The supporters had got what they wanted. The club had too, if the leaked recording of the meeting to discuss transfer strategy was anything to go by. De Rossi was staying despite his wages hanging like a millstone around the club’s neck. Roma, it seemed, no longer needed to sell. They could look forward to the new season.
Over the last few days, however, there’s uncertainty again. Reports that Roma are in negotiations with Tottenham to sell Lamela have been met with despair. After Osvaldo, he was their next top scorer with 15 goals. Fast, elegant, quite ruthless at coming inside from the wing and curling a shot into the far corner, Lamela was electric last season.
Remember how, in the fall, he scored in six consecutive games. Only one player in the club’s history Rodolfo Volk had been on a longer streak. At only 21, Lamela represented the future of the team, a glimpse even of a post-Totti Roma. Featured on the club’s season ticket campaign, its slogan: “No one is hungrier than us” if that were really true and reflected their ambition, why sell the team’s most promising player? The answer to that question has been subject to great speculation.
Here’s one: After investing a lot in the team over the last couple of years, as well as agreeing a series of lucrative corporate sponsorship deals and announcing plans to build a new stadium thereby giving the impression that the club is in rude financial health, it’s often underplayed how after missing out on the Champions League once again [and Europe altogether], Roma’s American owners have come under a bit of strain. The obligations they have to Unicredit, the bank that is a 40% partner in the holding company they established to buy a 78% share of the club are often forgotten.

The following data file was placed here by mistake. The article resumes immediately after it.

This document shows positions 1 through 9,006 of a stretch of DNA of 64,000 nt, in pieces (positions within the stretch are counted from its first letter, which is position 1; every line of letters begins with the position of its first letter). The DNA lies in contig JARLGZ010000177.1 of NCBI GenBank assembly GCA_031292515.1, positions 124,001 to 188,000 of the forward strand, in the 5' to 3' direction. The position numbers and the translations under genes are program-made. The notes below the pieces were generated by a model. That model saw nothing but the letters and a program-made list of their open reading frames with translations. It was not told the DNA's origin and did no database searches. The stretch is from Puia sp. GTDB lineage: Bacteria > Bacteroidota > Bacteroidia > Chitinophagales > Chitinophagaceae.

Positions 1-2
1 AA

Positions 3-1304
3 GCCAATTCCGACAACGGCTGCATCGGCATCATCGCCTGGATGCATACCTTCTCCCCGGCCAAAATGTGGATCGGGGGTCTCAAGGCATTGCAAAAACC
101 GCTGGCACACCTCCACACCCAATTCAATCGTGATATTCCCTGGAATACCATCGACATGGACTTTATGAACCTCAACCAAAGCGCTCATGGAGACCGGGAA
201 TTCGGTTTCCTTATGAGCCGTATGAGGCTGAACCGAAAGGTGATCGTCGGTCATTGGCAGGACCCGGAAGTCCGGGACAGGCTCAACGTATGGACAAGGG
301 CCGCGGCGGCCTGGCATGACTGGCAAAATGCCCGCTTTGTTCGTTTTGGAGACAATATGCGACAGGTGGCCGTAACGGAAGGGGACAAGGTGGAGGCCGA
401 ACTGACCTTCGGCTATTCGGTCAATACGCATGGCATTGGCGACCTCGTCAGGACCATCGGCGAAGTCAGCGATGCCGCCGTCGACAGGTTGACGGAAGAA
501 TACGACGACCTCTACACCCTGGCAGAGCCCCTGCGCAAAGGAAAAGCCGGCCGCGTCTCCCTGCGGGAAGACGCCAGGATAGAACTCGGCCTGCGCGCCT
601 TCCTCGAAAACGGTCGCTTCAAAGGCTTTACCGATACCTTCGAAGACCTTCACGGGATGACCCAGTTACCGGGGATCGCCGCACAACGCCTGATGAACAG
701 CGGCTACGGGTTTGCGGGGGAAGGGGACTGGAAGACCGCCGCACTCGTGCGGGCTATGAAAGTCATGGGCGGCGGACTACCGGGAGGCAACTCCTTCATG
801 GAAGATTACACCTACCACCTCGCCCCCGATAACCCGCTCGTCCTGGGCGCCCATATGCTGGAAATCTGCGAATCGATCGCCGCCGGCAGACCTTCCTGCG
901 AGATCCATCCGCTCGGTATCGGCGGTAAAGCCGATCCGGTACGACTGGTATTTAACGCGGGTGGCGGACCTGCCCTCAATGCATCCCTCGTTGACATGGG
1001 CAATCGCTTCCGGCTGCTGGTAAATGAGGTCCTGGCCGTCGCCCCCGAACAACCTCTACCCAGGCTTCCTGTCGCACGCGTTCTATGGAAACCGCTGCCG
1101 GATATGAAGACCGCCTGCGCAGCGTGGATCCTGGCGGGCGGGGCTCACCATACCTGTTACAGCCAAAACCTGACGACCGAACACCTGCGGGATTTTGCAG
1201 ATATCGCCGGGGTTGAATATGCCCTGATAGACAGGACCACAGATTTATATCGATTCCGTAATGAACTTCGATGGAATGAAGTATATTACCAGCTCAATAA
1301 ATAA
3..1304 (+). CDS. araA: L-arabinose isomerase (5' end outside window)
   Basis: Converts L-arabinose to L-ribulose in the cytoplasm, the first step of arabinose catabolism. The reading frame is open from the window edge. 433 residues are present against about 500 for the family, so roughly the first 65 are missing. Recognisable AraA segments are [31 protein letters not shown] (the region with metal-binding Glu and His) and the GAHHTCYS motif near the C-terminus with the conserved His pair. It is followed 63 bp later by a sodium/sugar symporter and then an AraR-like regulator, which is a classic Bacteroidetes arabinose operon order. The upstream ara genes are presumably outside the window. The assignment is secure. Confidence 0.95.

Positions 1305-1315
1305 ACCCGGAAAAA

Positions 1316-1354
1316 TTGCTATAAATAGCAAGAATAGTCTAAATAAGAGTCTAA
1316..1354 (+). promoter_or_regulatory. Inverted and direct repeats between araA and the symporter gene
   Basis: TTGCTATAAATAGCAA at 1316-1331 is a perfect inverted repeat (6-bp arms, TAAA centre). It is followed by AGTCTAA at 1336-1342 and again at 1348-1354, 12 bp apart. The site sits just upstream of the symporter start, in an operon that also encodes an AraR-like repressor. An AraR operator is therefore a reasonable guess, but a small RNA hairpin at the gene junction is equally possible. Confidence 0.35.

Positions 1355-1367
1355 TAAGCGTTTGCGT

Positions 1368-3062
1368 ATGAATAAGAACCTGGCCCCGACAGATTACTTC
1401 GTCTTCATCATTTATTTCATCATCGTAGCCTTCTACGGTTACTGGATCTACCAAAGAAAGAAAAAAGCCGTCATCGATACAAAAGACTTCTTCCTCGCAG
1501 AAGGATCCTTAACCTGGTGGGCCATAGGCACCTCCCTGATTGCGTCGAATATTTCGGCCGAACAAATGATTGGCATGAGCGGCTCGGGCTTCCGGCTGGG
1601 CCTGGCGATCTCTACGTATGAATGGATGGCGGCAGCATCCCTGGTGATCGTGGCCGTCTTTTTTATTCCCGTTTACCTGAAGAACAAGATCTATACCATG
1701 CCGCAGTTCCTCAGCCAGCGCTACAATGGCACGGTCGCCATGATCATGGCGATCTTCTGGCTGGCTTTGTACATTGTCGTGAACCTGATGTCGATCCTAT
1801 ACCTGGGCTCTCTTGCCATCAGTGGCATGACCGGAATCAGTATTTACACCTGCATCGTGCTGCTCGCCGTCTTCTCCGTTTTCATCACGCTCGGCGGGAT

It was thought that selling Marquinhos and Osvaldo would ease the pressure, as did the exits of Maarten Stekelenburg to Fulham, and Bojan, who Barça bought back for €13m under the terms of the original agreement struck between the two clubs in 2011 before then sending him on loan to Ajax. Money raised from their departures gave the club room to breathe more freely again. Or did it?
Is selling Lamela a further case of Roma taking on oxygen? Is Baldini acting on this inside knowledge after taking up his role as Tottenham’s director of sport? Did a request to improve Lamela’s contract after a stellar season upset the apple cart? We don’t know.
Another explanation holds that Garcia isn’t of the opinion that Lamela is indispensable. He’s made it clear that, as far as he is concerned, the one player he’d be loathe to do without is Miralem Pjanic.
Considered absolutely fundamental to Garcia’s Roma, the French-speaking Bosnia international has quickly become one of his trusted lieutenants on and off the field. That’s all fine, but it’s hard to believe that a manager who has worked with the likes of Eden Hazard, and recognises great talent when he sees it, would be so quick to consent to the sale of a player of Lamela’s quality and potential, particularly on the eve of Roma’s season opener against Livorno.
It’s risky from Roma - their attack is suddenly very light. Osvaldo’s gone, Lamela’s expected to follow, last summer’s big signing Mattia Destro is perennially injured and Gervinho has everything to prove again. Is Totti expected to carry the attack on his 36-year-old shoulders? Of course not. Roma will bring in new personnel if Lamela leaves, but there’s less than a fortnight before the transfer window closes and besides, there’s been too much change anyway.
Fast, elegant, quite ruthless… Lamela was electric last season
Over the last two years, Roma has been as much of a revolving door club as Genoa. Of the 12 players they bought for Enrique two years ago, nine are gone [it’ll be 10 if Lamela goes]. Another 11 or so were brought in last year. Is a third revolution in three years really what they need? The decision to let the richly talented Nico Lopez, one of the stars of the Under-20 World Cup in Turkey this summer, go to Udinese as part of the Benatia deal when he’s perhaps capable of providing a similar spark to Lamela is another baffling one.
Lamela, incidentally, was at Roma’s Open Day on Wednesday. His presence left the club open to criticism amid the suspicion that he’s already a Tottenham player in all but name. “What a farce,” his girlfriend wrote on Twitter, before deleting her Tweet. Lamela scored a hat-trick in the training game at the Olimpico, each goal better than the previous one. As if the 30,000 in attendance needed reminding of how good he is, there it was in front of their eyes.
“Take your hands off Lamela!” read one banner in the stands. Alas in exchange for €30-35m Roma seem prepared to allow him to walk into Tottenham’s arms.